• April 25, 2011 at 1:32 pm
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    Regardless of who was going to win I'd think Kingston would be a lot better off if we stopped being a sure thing for one party every time. Unfortunately it would appear the margin is going to be back to significantly larger then last time.

    But overall on election night there are going to be a lot of people wondering what the opposition parties could possible have been thinking in causing an election.

    • April 25, 2011 at 6:23 pm
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      The opposition parties did not cause this election. The House of Commons did its duty, our democratic process worked as it is supposed to. This isn't a case of parties deciding to force an election, this was democracy serving the populace. The opposition parties had many opportunities in the past to topple the government for various issues but they didn't. This was the first time a government has been found in contempt of Parliament and that is why there is an election, due to the ruling party overstepping its powers not simply because the opposition parties wanted an election.

  • April 26, 2011 at 11:25 am
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    A lot has changed since the pre-election poll was taken.
    The biggest thing was the fear that a vote for the NDP would help Alicia Gordon win. One thing has become abundantly clear to me. Alicia Gordon is not in any position to win this riding. That leaves me, and many of us with a choice for Ted, Eric or Daniel.
    Personally, I'm tired of people trying to gain my vote with fear. I see it on my Facebook wall, I see it in ads, I see it everywhere.
    Conservatives: Fear criminals and the economy.
    Liberals: Fear the Conservatives
    Bloc: Fear Canada
    I'm tired of fear and I think Canadians are getting tired of fear. I hope Kingstonians are included in that.
    As far as leaders, Harper never had a chance at my vote. Shooting myself in the foot would do me more good than a Conservative majority. Ignatieff lost my vote many times over with his attack ads and his fear tactics. The Greens and the NDP are the only ones who seem to be focused on positive messages and what they want to do, rather than fearing the others.
    BUT in Kingston I intend to vote for a candidate, but the candidate I choose; Ted or Daniel to be specific. Fear wont be a factor for me. In the end, I want a vote I can be proud of in the end, no matter what happens. I would feel an immense amount of guilt at the polls for voting strategically, and the rest of you should too if you are considering it. Talking about coalitions being against Canadian values; strategic voting is more so.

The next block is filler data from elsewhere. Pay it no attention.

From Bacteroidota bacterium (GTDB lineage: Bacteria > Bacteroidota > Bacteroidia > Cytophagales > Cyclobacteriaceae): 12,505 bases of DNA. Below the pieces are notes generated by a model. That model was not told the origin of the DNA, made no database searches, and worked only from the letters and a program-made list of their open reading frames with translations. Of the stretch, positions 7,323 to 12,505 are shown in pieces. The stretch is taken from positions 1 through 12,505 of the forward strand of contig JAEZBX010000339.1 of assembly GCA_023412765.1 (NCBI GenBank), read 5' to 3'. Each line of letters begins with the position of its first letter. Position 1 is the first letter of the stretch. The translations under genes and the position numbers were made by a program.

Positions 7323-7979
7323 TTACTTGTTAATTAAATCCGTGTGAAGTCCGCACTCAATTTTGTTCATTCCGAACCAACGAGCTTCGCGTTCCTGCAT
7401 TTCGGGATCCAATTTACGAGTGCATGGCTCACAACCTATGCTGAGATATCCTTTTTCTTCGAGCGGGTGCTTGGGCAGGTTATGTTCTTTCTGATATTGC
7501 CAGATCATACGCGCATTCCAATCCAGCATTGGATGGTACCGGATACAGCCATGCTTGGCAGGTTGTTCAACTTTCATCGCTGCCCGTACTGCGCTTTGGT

Maybe a vote for the NDP will help the Conservatives. But as Eric Walton pointed out, a vote for the Liberals in Kingston could actually help the Conservatives more. So fear, fear, fear. Screw fear. I'll make up my own mind and I have enough faith to trust my fellow constituents will make the right choices. Either NDP or Liberal….but I KNOW Alicia will lose.

  • April 26, 2011 at 4:19 pm
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    I think that Daniel has been working the hardest of all the candidates. I read in the whig this morning that he has hit approx. 20,000 doors so far. He's been to my door and I like that. Seems like a real straight shooter.

  • April 26, 2011 at 7:25 pm
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    Harper will lose in Kingston & the Islands because of his high handed treatment of people who wanted him to study corrections and what makes criminals in the first place and it isn't the fear of being super-jailed, I assure you.

  • April 27, 2011 at 5:15 am
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    Haven't had anyone come to my door so far. Quite strange. Have had people before. Now automated calls have come through which are quite annoying.

  • April 27, 2011 at 10:04 am
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    I much prefer the 20 second call to having someone at my door. How many of you got the town hall call on Monday? Did you stay on the line? II thought it was pretty fascinating and a really great idea.

  • April 27, 2011 at 2:24 pm
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    Apparently 6100 people stayed on the line for Ted Hsu's virtual town hall on Monday!

  • April 27, 2011 at 6:48 pm
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    Vote for the person you truly believe will make the best member of parliament. We have to get past this party system somehow, and it starts with the voter.